It has taken years, and efforts continue to this day, to clear trails and cover muddy areas not only through Herrontown Woods but also through the adjoining Autumn Hill preserve. “Kurt Tazelaar threw himself into this initial work,” Hiltner says. And adds, “He was also quite strict on obtaining the correct stones for river crossings. These stones had to be flat topped for stepping purposes.” Hiltner still remembers how exhausting it was to transport car loads of such stones and, under Kurt’s supervision, placing them not only across streams but also through muddy trail areas.

The year 2017 was a big one in that the Friends were established as a legal entity and also convinced Princeton to take over ownership of the woods from the county. Hiltner’s hours and hours of hard work brought about both accomplishments. With those goals in place, Hiltner was able to start implementing Veblen’s vision by establishing a Botanical Art Garden, filled with labeled native plants, and clearing the site as an event gathering place. Hiltner also began work on rehabilitating the Veblen dwellings.

As the woods opened up, the volunteers came. Among them Princeton’s 8th grade Girl Scout Troop. They spent hours giving (seeding native plants) and taking (weeding out invasive garlic mustard). Members also created signs for Veblen’s house and the Veblen cottage — noting here that Einstein walked the woods and often lunched with Veblen in the building.

Victorino Pineda — “a genius with a buzz saw” says Hiltner — has been crafting structures out of fallen trees in the woods. His work includes a welcoming arch to the botanical garden and a boardwalk over a particularly muddy area. Andrew Thornton has also been busy, transforming fallen tree trunks into benches and trail borders.

Under Hiltner’s leadership and dedication and that of others too numerous to name, Herrontown Woods now features enjoyable nature walks, lectures, event gatherings, and ever more attractions. The website gives information on its board, the events, and the history. Most appropriately for now, it also gives directions to an awesome place to walk off some excessive holiday dining.

Friends of Herrontown Woods: www.fohw.org.

The Boat in the Woods and the ‘Infamous Odyssey Project’

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Cameron and Aidan Balchun immediately took to the Odyssey project boat, picked up conveniently placed and shaped wood pieces, and started working away.

During this past Thanksgiving, my husband, son-in-law, and two grandsons — Aidan, 8 ½, and Cameron, 6 — hiked through the woods to release some energy prior to dinner. The boys loved Herrontown and were particularly intrigued by what appeared to be a canoe sculpted from a tree trunk.

They were not alone in their curiosity. Further research revealed that Hiltner, aware of the boat being stowed behind Princeton High School’s administrative wing, had received permission in July, 2020, to move it to Herrontown. When he discovered that it was part of what generations of Princeton High School graduates describe as “the Infamous Odyssey Project,” Hiltner asked English teacher Julie Dunham to provide the boat’s back story.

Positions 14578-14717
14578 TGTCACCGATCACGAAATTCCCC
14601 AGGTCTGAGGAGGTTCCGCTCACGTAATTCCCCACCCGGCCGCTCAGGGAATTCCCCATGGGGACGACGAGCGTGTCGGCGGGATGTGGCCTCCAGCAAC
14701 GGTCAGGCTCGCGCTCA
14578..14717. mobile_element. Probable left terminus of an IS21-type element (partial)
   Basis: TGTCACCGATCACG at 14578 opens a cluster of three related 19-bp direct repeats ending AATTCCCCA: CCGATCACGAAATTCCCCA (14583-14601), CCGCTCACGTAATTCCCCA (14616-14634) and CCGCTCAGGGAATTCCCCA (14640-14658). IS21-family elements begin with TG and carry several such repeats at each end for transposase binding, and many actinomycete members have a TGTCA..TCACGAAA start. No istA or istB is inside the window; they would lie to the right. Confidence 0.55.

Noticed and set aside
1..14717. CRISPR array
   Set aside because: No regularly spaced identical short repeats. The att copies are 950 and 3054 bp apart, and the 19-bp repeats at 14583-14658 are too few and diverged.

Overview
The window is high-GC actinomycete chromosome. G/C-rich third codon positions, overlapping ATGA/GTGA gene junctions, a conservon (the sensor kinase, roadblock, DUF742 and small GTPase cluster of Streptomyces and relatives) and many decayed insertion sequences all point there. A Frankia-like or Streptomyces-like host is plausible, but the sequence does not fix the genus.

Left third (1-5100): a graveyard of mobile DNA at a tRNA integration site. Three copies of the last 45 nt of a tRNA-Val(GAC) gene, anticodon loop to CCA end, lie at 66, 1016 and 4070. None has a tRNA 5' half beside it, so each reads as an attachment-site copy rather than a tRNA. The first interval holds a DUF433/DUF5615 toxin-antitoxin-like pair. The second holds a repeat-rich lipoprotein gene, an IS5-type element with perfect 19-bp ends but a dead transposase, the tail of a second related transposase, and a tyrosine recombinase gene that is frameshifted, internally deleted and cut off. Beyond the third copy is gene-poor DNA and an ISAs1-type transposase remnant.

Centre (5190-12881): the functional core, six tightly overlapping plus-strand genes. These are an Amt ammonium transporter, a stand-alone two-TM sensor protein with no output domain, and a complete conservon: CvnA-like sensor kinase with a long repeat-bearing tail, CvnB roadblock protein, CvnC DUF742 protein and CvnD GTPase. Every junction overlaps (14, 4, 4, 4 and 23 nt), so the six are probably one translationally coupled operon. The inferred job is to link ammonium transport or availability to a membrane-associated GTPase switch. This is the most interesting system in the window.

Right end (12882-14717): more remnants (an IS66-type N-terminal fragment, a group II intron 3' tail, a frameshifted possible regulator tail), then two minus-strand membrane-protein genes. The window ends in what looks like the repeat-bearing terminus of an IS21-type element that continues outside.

Dunham wrote: “Every year for nearly 20 years, freshmen have read and studied ‘The Odyssey.’ As a culminating project, students create their own projects that would demonstrate a personal connection to or appreciation for the text. … A group of young men wrote a proposal indicating … they wanted to build a boat that would show information from the journey. It was an interesting proposal, so I had no problem approving it.

“The one piece of information that was not in the proposal and that I did not think to question, was the size of the boat they wanted to construct. So, imagine my shock when I entered my classroom in December of that year and immediately smelled lumber! When I turned to the back of the room, I was stunned. There was this eight-foot ‘boat’ with a sail, reaching to the ceiling, that outlined Odysseus’ journey! The boat was carved from a log (which was not exactly authentic) but had an accurate tracing of Odysseus’ journey on the sail. Clearly, the group that created this boat had done research on the journey across the seas. They were very excited by their project! How they got that boat into my classroom is still a mystery, but I was told that one of their dads played a role in getting it to PHS.

“At the end of the year, the boat mysteriously found a new home in the back of PHS. I had told the students to make sure they ‘took it home’ before the end of the school year, and I assumed (wrongfully) that had occurred. It wasn’t until years later that I found out it was still on the property of PHS.”

Dunham concluded her description by writing, “I am thrilled that this project will find a new home!” Clearly, youngsters visiting Herrontown Woods heartily agree with that sentiment.